Amarna remains a pristine example of a planned city from the middle of the second millennium B.C. Excavations began in the 19th century, and continue today. All present understanding of this historically pivotal time period derives from excavations and from representations of the city’s institutions carved in relief on tomb or temple walls. The succession of rulers following Akhenaten’s death is unclear, and several theories exist. One postulates that Smenkhkara, possibly the son of Akhenaten and his second wife Kiya, claimed the throne because he was married to Akhenaten and Nefertiti’s daughter. Another suggests that Nefertiti and Smenkhkara were one and the same. It also has been suggested that Nefertiti ruled as pharaoh with Akhenaten until his death, and possibly after. Proof of her power is evident in art; she was depicted in the archetypal images of kingship—the king smiting an enemy—in Relief of royal barge with Nefertiti smiting. Nefertiti is the only queen who was ever depicted in such a to be known as Tutankhamen—became Egypt’s next pharaoh in 1332 B.C. He may have been Akhenaten’s son by Kiya, although that also remains speculative. Not yet 10 years old when he assumed the throne, he was already married to Akhenaten’s third daughter, Ankhesenpaaten. At this point the city of Amarna and the young Aten religion were very vulnerable, and no match for what remained of the long-standing traditions of Amen’s empire. Within a short time, and obviously pressured by others given his young age, Tutankhaten led the people of Amarna back to Thebes, changed his name to Tutankhamen and reinstated the god Amen, restoring the power of this priesthood. Although the power of Aten and Akhenaten had waned, the artistic influences of the Amarna Age were still strong. This can be seen in Tutankhamen wearing a blue crown, with its large eyes and full, curving lips, as well as a spectacular, life-size sculpture of General Horemheb as a scribe, depicted in the naturalistic, Amarna style.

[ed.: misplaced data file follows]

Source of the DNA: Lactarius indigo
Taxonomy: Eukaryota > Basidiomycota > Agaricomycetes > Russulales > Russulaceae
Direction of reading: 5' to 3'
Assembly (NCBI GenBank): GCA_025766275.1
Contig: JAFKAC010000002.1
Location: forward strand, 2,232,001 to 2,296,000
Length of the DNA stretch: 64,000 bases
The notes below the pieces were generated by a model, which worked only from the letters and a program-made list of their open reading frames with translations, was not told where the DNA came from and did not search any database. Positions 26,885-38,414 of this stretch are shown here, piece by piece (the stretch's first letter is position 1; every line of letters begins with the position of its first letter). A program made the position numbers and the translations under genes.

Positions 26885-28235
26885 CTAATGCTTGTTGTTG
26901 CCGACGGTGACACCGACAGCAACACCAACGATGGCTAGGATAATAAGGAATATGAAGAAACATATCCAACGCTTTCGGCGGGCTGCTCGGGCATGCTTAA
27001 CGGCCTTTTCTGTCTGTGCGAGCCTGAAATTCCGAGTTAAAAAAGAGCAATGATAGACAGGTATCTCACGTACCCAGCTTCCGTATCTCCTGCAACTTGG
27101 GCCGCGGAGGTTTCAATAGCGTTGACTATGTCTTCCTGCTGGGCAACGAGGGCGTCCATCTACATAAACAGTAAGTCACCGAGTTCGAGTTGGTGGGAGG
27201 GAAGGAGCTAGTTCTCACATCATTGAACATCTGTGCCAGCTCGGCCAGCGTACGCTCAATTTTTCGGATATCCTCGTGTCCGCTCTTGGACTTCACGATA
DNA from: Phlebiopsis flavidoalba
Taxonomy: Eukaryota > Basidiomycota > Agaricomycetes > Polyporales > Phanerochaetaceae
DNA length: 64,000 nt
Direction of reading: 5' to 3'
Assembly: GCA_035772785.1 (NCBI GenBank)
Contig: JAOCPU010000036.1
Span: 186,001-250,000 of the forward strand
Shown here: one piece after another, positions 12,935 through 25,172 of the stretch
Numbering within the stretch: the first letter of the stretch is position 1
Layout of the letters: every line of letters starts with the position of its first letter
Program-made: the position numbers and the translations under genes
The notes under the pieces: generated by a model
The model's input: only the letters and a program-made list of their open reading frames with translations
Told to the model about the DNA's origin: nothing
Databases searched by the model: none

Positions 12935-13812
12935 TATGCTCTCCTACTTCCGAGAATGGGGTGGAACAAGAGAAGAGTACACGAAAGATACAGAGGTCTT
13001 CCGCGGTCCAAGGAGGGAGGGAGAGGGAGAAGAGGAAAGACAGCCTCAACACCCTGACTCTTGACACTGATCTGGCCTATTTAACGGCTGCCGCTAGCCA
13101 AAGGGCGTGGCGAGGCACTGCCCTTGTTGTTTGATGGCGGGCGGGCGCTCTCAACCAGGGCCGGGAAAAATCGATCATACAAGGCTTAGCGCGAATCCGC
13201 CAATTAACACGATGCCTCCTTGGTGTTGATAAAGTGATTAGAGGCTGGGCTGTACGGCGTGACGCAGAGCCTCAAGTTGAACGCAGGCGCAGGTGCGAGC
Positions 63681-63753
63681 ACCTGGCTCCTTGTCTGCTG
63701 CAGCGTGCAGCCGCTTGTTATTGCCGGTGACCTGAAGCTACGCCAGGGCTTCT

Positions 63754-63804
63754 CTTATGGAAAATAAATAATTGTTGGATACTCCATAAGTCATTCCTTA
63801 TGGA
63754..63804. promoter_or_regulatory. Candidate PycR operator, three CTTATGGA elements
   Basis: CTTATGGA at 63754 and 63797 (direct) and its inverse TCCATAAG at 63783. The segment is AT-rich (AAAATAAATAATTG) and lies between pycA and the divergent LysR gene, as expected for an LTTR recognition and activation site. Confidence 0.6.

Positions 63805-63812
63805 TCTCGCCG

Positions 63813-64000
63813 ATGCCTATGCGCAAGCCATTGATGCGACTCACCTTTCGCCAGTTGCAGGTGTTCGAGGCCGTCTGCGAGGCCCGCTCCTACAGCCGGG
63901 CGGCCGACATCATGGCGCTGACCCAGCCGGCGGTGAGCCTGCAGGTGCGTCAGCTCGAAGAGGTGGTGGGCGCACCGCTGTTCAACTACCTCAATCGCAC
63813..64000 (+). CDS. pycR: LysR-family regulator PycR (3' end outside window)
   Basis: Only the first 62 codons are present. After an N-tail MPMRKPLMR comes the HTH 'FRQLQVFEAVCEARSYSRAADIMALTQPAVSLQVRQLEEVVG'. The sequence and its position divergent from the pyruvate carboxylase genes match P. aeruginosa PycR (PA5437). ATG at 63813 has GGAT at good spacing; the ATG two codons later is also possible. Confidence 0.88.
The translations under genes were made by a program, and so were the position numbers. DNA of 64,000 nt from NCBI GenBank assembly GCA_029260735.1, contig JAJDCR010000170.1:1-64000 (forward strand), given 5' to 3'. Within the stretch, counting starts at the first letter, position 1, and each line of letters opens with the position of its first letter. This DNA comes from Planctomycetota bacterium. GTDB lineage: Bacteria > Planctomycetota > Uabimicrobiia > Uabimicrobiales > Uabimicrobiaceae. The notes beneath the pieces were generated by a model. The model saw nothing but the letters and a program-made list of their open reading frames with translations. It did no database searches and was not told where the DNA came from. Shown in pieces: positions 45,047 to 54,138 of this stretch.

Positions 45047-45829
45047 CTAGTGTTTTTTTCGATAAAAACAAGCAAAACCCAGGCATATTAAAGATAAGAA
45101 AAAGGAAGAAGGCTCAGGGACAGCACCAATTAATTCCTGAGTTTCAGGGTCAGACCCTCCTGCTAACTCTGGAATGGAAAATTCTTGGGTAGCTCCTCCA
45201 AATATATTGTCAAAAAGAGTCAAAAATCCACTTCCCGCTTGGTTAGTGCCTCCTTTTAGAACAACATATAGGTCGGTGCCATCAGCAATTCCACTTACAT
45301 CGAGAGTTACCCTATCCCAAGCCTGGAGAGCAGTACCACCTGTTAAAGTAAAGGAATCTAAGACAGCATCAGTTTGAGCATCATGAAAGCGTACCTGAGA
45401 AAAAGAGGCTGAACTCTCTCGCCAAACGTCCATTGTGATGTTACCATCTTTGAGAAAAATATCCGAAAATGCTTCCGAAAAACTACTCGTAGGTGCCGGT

REVIEW: The ancient Egyptians aren't really known as a radical bunch. They had a good thing going, and they stuck with it. Consistency. That's what built the pyramids, and that's what kept the Egyptian empire intact for the better part of 3,000 years. Amarna, then, is a little episode that one suspects the Egyptians happily would have swept under the rug. They did, in fact, until 100 years ago. That's when Egyptologists began piecing together the upheaval that led to the founding of the city of Amarna. The 250 artworks and artifacts included in "Pharaohs of the Sun: Akhenaten, Nefertiti, Tutankhamen" shed some light on what scholars know. The exhibition opens Sunday at the Los Angeles County Museum of Art, after drawing more than 200,000 visitors in Boston.